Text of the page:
Joshua starts the next section of books known as the Historical Books. These books cover the time period from about 1250-100 BC. These books are like historical fiction, they aren't a true accounting of facts but are more history told through the lens of the writer's faith and belief in God and God's message.
Joshua picks up where Moses left off in getting the Israelites to the Promised Land. His book is broken into three sections and tells the story of how the Israelites took control of the region by any means necessary. This book really shows the skewed history of the victor. My opening to the book points out
Today, biblical scholars doubt that the conquest of the Promised Land by the twelve tribes of Israel was as complete and easy as it is written in Joshua. Archaeologists have found evidence that Cannanites contiuned to live in the area after the "conquest."The conquest starts with the city of Jericho which is surrounded by a great wall. Most of us, have heard the story of how the walls of Jericho fell. And that's a really great story, showcases the power of God's promise and all that, but it's what comes after that they leave out, the complete massacre of a people. The walls fell and then the army of the twelve tribes went in and killed everyone except for Rahab and her family. I mean brutal and all in the name of God. After the conquests, the rest of the book pretty much covers how the land was broken down between all the tribes/peoples.
The book of Judges is the 200 years between the conquests of the area to the kingdom of Saul. My bible points this out as being the teenage years of the nation of Israel. These people were born after they settled in the Promised Land. So they "did not know the Lord, or what he had done for Israel." That's not their fault, it's the fault of the generation(s) that raised them, yet they are the ones punished by the Lord.
This book and the editors of this version of the bible I'm reading are so hypocritical. In the last book, we are told to celebrate the battles faced by the people conquered land already inhabited. Yet, in this book when we see women, specifically Jael, act as the men have in other Bible books, the editors want to point out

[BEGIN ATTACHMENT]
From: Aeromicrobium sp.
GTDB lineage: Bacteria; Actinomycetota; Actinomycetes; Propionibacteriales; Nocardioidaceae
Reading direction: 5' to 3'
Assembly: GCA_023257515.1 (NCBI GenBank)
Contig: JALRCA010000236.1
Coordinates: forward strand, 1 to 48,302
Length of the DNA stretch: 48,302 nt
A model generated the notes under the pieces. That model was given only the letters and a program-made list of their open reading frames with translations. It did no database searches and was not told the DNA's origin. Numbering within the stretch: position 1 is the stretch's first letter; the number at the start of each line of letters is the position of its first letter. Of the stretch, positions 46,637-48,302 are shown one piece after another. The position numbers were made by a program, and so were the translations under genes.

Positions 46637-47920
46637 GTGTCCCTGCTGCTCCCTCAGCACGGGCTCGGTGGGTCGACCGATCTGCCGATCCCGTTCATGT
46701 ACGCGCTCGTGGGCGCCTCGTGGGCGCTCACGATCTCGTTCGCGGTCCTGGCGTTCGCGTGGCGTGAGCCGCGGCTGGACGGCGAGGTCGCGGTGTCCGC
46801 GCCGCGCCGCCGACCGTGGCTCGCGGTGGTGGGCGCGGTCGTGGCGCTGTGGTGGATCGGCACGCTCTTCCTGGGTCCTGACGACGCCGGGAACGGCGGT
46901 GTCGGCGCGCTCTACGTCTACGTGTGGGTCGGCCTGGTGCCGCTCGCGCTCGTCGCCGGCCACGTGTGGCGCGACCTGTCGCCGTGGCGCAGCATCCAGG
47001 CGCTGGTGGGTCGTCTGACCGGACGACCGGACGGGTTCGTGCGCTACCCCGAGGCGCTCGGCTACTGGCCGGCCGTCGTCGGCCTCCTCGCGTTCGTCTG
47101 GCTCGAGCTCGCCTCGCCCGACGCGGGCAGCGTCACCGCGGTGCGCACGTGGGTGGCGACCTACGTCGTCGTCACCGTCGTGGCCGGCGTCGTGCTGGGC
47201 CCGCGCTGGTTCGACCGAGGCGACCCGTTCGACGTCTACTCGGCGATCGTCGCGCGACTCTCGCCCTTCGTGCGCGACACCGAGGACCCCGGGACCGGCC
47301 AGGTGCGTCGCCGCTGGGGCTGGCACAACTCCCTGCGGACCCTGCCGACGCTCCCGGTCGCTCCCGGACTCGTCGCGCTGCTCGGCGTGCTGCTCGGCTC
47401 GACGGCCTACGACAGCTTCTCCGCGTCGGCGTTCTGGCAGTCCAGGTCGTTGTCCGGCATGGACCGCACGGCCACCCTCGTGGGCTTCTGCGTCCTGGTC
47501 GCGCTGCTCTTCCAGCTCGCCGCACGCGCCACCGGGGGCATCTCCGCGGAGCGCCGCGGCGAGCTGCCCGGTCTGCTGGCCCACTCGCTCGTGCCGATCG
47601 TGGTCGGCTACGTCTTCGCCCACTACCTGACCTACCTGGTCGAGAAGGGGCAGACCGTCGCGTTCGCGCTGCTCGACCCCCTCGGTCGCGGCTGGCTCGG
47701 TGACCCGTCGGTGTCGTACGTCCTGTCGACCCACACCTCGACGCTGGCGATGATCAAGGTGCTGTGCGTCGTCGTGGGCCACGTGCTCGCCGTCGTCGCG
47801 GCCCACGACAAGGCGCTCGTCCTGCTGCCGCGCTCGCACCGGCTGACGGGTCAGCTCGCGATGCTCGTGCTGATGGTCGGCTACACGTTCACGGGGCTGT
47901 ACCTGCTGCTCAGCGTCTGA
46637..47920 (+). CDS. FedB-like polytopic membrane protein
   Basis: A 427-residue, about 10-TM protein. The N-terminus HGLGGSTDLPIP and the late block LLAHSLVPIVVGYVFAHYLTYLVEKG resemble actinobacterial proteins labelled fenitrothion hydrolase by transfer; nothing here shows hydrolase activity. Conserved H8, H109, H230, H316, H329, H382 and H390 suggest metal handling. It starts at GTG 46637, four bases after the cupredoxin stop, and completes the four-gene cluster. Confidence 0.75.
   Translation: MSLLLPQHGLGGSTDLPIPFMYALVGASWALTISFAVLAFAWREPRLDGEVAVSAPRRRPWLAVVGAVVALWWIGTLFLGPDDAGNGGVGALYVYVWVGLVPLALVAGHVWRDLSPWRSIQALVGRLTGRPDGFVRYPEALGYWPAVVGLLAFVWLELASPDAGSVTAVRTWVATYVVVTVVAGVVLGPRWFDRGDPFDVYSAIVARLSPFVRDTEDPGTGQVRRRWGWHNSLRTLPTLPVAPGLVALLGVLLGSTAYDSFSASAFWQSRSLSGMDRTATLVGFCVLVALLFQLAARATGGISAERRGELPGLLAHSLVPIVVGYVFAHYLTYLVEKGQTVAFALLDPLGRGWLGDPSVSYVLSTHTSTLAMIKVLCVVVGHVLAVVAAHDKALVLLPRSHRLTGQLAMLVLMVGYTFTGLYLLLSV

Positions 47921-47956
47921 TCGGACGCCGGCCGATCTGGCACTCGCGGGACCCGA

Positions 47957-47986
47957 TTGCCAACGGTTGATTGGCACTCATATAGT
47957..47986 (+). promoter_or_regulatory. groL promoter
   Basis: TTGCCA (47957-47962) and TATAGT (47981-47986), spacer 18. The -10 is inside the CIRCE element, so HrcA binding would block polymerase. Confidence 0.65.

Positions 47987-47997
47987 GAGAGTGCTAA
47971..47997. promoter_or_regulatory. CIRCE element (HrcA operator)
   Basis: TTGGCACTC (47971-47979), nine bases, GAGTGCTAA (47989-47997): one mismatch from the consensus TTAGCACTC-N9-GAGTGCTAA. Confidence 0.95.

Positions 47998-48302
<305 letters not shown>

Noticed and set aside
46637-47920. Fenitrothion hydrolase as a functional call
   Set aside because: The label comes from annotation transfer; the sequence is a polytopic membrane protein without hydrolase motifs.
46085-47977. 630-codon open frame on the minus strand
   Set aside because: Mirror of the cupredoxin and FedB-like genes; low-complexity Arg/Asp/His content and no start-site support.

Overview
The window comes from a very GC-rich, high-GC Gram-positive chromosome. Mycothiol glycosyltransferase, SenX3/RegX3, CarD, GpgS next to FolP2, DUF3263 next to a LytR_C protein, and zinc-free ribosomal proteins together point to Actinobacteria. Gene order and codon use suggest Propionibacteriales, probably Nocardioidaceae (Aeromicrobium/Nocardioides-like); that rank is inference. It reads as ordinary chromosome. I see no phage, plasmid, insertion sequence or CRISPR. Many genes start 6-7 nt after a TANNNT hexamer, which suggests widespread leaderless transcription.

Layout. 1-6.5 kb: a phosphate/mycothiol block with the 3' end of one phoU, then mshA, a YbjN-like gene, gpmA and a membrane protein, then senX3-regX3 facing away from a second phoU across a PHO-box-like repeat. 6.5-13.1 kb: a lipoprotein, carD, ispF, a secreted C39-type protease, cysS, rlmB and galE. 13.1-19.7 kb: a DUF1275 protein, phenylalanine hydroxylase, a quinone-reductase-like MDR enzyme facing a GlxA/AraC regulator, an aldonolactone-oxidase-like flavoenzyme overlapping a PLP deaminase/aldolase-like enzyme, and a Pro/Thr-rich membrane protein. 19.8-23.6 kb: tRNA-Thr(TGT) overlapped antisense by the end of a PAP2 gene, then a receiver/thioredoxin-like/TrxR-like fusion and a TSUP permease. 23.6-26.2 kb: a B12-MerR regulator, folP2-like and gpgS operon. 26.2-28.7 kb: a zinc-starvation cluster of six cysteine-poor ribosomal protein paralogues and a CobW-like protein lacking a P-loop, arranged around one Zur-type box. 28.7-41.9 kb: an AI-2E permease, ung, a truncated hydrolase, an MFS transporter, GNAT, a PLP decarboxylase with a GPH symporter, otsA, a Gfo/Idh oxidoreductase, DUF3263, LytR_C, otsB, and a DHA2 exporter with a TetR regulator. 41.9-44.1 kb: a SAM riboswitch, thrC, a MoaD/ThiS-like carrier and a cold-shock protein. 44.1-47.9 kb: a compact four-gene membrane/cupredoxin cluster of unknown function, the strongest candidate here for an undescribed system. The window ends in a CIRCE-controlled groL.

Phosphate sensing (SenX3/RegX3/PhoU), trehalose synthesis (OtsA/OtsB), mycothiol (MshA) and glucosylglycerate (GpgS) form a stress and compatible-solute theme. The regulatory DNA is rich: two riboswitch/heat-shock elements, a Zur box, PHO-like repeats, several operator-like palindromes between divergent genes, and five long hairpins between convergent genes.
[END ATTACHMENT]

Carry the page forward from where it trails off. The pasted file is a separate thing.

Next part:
When we are no longer victims, but have become people who abuse others has the situation really improved? (pg 264)
Although the story of Deborah is inspiring, partly because of so few women leaders are portrayed in the Bible, it is also a story of war and violence. The Book of Judges records one battle after another. it is wearying to read of so much fighting and of rejoicing over someone's having a tent peg pounded into their head. (pg 265)Ok, the editors redeemed themselves slightly, by condemning Abimelech for killing 69 of his 70 brothers.
Shibboleth - makes me think of the West Wing episode
I think Samson is an idiot. He knows there are people out to get him. Delilah keeps asking him how to bound him, you would think he would do the math and figure it out!
This book just ends on a dark note, a man saves his own life by throwing his wife/concubine out to the angry mob and when they kill her he gets the Israelites and goes to war against the people. They go to war and then as they are withdrawing they put kill "the inhabitants of the cities, the livestock, and all they chanced upon. Moreover they destroyed by fire all the cities they came upon" (283) because you know, innocent people need to die to make a point.
Such a short book, but such an important book. As I mentioned back in January, there is a lot of listing offspring, because they need to draw a line between Abraham and Jesus. So it's important to see David's ancestry, through Boaz he is connected to Abraham, but it is Ruth who is the more interesting ancestor. She gives up everything she knows to follow her mother-in-law. She risks so much and in the end is rewarded more than she knew in her lifetime.